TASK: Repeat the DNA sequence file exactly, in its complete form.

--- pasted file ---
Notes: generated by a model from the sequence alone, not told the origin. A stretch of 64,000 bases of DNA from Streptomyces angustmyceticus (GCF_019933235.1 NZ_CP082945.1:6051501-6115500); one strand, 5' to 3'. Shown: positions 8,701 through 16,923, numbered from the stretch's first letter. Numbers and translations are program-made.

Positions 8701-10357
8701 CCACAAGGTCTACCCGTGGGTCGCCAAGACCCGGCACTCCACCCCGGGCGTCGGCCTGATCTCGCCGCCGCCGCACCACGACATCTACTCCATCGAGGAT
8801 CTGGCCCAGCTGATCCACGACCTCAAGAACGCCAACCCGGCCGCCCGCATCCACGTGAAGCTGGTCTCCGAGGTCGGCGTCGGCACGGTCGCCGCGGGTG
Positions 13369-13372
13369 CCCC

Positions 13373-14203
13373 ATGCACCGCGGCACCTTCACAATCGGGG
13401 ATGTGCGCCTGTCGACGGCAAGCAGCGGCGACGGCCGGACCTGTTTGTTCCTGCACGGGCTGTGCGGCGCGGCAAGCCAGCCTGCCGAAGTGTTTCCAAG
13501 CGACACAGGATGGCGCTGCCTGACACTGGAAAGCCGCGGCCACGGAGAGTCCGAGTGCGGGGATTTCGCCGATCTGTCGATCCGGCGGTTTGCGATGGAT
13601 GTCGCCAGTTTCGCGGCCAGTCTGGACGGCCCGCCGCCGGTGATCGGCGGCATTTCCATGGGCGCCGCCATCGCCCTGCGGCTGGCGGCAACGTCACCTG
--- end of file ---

Notes: generated by a model from the sequence alone, not told the origin. A stretch of 64,000 bases of DNA from Streptomyces angustmyceticus (GCF_019933235.1 NZ_CP082945.1:6051501-6115500); one strand, 5' to 3'. Shown: positions 8,701 through 16,923, numbered from the stretch's first letter. Numbers and translations are program-made.

Positions 8701-10357
8701 CCACAAGGTCTACCCGTGGGTCGCCAAGACCCGGCACTCCACCCCGGGCGTCGGCCTGATCTCGCCGCCGCCGCACCACGACATCTACTCCATCGAGGAT
8801 CTGGCCCAGCTGATCCACGACCTCAAGAACGCCAACCCGGCCGCCCGCATCCACGTGAAGCTGGTCTCCGAGGTCGGCGTCGGCACGGTCGCCGCGGGTG
Positions 13369-13372
13369 CCCC

Positions 13373-14203
13373 ATGCACCGCGGCACCTTCACAATCGGGG
13401 ATGTGCGCCTGTCGACGGCAAGCAGCGGCGACGGCCGGACCTGTTTGTTCCTGCACGGGCTGTGCGGCGCGGCAAGCCAGCCTGCCGAAGTGTTTCCAAG
13501 CGACACAGGATGGCGCTGCCTGACACTGGAAAGCCGCGGCCACGGAGAGTCCGAGTGCGGGGATTTCGCCGATCTGTCGATCCGGCGGTTTGCGATGGAT
13601 GTCGCCAGTTTCGCGGCCAGTCTGGACGGCCCGCCGCCGGTGATCGGCGGCATTTCCATGGGCGCCGCCATCGCCCTGCGGCTGGCGGCAACGTCACCTG